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ARTICLE |

Hypokalemia and Quadriparesis-Reply

JAMES B. LEWIS, MD
Arch Intern Med. 1990;150(3):683-686. doi:10.1001/archinte.1990.00390150149030.
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In Reply. —Sadjadi is correct in stating that diarrhea from any cause may produce hypokalemia. The uniqueness of the reported case is the association of Yersinia-induced diarrhea, severe hypokalemia, rhabdomyolysis, and flaccid quadriparesis.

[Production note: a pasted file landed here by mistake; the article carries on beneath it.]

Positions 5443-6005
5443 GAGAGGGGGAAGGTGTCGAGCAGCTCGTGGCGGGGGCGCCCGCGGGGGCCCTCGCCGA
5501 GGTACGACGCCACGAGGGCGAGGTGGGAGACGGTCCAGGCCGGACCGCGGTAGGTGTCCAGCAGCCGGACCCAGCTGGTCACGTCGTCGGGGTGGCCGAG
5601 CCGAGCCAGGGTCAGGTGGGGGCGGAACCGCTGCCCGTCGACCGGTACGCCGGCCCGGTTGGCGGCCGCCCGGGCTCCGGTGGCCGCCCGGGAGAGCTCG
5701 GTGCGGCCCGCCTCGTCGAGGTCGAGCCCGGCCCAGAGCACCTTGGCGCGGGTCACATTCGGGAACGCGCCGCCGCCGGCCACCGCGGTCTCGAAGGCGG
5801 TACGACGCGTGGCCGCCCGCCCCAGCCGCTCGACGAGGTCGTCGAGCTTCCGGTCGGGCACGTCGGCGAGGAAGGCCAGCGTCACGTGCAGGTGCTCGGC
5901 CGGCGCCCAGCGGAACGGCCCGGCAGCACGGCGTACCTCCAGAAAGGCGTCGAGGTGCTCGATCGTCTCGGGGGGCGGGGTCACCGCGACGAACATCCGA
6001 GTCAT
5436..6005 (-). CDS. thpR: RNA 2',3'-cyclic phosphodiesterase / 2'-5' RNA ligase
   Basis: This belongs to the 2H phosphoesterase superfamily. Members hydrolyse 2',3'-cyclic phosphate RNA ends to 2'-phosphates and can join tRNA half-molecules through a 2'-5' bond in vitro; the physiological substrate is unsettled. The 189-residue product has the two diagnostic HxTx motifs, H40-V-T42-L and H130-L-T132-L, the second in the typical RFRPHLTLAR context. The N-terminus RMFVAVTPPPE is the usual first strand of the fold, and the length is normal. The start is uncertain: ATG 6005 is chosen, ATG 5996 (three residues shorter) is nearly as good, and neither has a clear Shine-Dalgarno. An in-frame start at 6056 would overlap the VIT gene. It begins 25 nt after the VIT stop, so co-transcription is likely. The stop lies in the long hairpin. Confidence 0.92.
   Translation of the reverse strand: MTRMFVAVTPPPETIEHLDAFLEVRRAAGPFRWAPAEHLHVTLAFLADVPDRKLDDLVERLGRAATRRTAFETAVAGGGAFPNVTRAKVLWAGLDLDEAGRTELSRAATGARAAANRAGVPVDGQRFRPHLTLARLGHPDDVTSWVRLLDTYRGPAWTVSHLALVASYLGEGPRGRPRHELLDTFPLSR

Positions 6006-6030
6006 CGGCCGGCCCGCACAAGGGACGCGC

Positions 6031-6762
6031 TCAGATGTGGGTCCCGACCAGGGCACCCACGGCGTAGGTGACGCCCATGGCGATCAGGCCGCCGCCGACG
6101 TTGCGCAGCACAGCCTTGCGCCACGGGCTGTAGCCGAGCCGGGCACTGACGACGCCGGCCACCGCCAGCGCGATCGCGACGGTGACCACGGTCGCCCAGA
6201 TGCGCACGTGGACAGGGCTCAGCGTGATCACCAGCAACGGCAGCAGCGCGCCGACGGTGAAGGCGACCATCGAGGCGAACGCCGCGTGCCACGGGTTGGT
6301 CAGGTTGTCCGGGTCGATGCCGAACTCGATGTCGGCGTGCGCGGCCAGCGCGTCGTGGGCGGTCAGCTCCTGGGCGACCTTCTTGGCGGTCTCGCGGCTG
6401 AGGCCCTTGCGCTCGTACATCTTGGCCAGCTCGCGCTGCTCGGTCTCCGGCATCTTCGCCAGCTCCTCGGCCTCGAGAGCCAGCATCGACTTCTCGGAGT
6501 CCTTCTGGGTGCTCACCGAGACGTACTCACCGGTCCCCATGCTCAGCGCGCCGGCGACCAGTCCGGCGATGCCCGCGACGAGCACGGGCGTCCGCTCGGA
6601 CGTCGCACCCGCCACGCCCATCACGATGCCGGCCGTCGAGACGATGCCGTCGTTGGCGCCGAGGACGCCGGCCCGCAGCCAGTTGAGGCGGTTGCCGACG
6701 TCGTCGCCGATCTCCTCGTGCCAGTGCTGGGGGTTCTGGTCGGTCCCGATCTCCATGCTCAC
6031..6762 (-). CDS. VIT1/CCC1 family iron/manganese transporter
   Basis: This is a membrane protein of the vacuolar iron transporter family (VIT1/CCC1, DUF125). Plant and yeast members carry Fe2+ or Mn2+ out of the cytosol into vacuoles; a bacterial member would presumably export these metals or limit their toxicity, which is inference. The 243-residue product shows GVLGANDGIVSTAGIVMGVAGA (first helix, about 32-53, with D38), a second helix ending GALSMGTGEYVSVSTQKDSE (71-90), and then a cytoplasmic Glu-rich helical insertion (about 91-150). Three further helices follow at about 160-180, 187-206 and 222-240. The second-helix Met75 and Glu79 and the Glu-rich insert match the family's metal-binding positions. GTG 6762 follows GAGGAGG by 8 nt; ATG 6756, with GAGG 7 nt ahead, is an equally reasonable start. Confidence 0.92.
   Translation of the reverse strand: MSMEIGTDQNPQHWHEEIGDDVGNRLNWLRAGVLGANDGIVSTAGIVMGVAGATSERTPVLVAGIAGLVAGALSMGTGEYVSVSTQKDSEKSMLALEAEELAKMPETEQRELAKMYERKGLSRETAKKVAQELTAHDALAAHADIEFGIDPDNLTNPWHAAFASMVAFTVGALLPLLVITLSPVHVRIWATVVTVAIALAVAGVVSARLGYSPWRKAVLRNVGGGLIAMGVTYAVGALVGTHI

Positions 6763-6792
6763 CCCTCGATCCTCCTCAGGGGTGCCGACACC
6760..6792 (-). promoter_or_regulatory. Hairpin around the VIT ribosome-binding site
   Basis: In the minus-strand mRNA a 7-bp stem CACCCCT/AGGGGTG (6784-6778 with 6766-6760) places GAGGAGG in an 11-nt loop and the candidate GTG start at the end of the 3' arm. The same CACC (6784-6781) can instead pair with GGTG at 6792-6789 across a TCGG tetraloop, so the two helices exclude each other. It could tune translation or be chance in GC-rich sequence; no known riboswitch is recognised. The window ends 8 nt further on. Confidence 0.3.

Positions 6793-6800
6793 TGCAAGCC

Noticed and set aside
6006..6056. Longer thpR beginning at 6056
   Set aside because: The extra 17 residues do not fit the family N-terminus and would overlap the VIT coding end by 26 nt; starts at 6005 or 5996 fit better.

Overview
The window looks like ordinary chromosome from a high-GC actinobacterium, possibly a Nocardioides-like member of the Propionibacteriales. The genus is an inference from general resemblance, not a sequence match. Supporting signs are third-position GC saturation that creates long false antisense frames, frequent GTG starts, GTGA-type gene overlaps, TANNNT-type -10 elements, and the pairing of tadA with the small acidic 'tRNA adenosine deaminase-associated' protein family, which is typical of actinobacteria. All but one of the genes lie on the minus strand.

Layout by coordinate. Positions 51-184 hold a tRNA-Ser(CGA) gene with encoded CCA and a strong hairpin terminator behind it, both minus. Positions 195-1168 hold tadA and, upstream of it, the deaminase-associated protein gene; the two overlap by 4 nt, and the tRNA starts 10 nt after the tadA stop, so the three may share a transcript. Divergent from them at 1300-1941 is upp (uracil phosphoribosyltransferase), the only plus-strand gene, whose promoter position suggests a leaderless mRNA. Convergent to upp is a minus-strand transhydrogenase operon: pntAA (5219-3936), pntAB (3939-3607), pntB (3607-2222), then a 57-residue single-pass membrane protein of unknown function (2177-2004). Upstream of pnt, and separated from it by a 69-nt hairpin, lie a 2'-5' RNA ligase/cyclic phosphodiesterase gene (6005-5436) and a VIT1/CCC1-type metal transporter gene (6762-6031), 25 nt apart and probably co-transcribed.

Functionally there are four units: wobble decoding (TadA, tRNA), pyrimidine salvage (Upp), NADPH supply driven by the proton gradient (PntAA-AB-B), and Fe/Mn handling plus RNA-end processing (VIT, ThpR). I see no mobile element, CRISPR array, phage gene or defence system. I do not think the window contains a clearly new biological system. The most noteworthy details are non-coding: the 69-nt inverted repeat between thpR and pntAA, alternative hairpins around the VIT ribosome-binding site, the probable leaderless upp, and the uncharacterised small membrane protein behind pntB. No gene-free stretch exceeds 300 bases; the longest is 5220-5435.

Besides the diarrhea-induced hypokalemia, no other explanation was apparent for the patient's rhabdomyolysis and quadriparesis. There was no evidence of an acid-base disorder, the serum calcium and magnesium concentrations were both normal, and there are no known neurotoxins associated with Yersinia enterocolitica. Rose1 notes that hypokalemia of simi(Continued on p 686.) (Continued from p 683.) lar magnitude may produce quite different amounts of muscle weakness in different individuals. He states that hypokalemia-induced muscle paralysis is more likely to occur in the setting of an intracellular potassium shift rather than through chronic potassium loss. However, an intracellular shift cannot be invoked in this case. While rhabdomyolysis and quadriparesis both occur more commonly with a serum potassium

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